China on the brink of huge social changes

By Paul Lin 林保華
Monday, Jun 14, 2010, Page 8

Looking at the employee suicides at Hon Hai-owned Foxconn Technology Group’s plant in Shenzhen, China, as a mere labor dispute is superficial. It is easy to see that Hon Hai chairman Terry Gou (郭台銘) is a visionary entrepreneur from his response to the events. In one week, he raised workers’ salaries twice — a total of 122 percent.

The raise satisfied workers, stunned competitors and forced the Chinese government to consider the long-term impacts of the decision on China’s development.

The first of these is that the working conditions of Chinese workers will greatly improve and they will receive more respect. The fact that the first move was made by a Taiwanese company instead of a state-owned Chinese enterprise will improve the image of Taiwanese businesspeople. Although under pressure to act, a Taiwanese company responded faster and more effectively to social pressure than the Chinese government.

Second, the salary increase is likely to trigger a reaction among workers throughout China and force other enterprises to follow in Foxconn’s footsteps. The Chinese government will not have any good reason to suppress such a reaction and the awareness among workers that they must fight for their rights will greatly increase. In other words, unless factory party committees and labor unions do not get on board with the rapidly changing environment, they will lose support quickly.

Third, increased worker income could help the Chinese government to meet its goal of stimulating domestic demand. Rising personnel costs will eliminate weaker companies, which will force structural economic reform. It will also force some foreign investors to leave China and cause potential investors to think twice before opening factories there, which will affect economic growth.

Finally, the Chinese government finds itself in an awkward position. It will be forced to welcome pay raises offered by foreign companies, even though that will hurt the interests of “red compradors,” intermediaries who facilitate government contacts. In addition, growing awareness of human rights among workers is bound to worry the government. Social movements are certain to increase in future, but is the Chinese Communist Party (CCP) able to reform itself?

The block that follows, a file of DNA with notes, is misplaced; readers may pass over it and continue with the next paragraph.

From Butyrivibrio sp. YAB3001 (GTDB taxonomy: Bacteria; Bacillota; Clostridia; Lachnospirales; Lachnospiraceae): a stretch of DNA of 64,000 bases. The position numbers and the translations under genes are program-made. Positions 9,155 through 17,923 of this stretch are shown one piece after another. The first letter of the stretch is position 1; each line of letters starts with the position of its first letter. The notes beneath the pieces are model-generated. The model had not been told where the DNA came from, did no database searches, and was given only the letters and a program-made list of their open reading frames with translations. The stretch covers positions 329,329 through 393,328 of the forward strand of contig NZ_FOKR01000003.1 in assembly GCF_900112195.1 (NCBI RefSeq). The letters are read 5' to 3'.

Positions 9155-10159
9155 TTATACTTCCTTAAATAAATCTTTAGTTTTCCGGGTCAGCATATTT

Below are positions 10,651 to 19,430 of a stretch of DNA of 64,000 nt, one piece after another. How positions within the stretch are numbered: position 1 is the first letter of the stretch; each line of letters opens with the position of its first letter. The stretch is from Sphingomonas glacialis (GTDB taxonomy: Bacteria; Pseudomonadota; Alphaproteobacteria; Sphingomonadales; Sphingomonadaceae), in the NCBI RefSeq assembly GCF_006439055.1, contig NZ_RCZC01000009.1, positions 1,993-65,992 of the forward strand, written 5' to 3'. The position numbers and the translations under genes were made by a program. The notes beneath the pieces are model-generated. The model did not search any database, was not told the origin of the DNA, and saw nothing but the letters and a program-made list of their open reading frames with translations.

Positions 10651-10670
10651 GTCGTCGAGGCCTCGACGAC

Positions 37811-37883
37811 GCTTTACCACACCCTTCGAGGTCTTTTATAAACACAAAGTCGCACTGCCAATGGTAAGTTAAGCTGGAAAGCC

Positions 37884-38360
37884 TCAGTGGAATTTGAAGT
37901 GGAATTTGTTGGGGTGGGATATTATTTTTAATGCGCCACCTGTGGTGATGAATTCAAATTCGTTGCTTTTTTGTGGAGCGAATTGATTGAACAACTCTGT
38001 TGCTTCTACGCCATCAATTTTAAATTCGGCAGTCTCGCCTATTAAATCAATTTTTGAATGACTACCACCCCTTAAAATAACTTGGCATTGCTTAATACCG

The Foxconn suicides have raised disturbing legal issues that may never be resolved. Will its competitors stop trying to bring the company down?

China’s central and local governments and various interest groups continue to wrangle over the Foxconn incident. However, there will certainly be changes to China’s development model. In the worst case scenario, a CCP too enamored of its power and privilege will refuse to reform. China would then become a bloody battleground where civilians and officials fight each other. In such a situation Taiwanese businesspeople would come under more pressure and many would possibly return to Taiwan. For this reason, it is important that President Ma Ying-jeou’s (馬英九) administration does not remain indifferent. Rather than help China, it should instead try to do the following:

First, it should ensure Taiwanese businesspeople are able to return safely to Taiwan without the Chinese government taking over their businesses.

It should also create a better investment environment to help returning businesspeople start anew and take a fresh look at controversial foreign worker policies that could hinder the growth of Taiwanese industries.

Finally, Taipei should be very cautious, as China is on the verge of tremendous political and economic change, and avoid rushing into an economic cooperation framework agreement.


Paul Lin is a Taipei-based political commentator.


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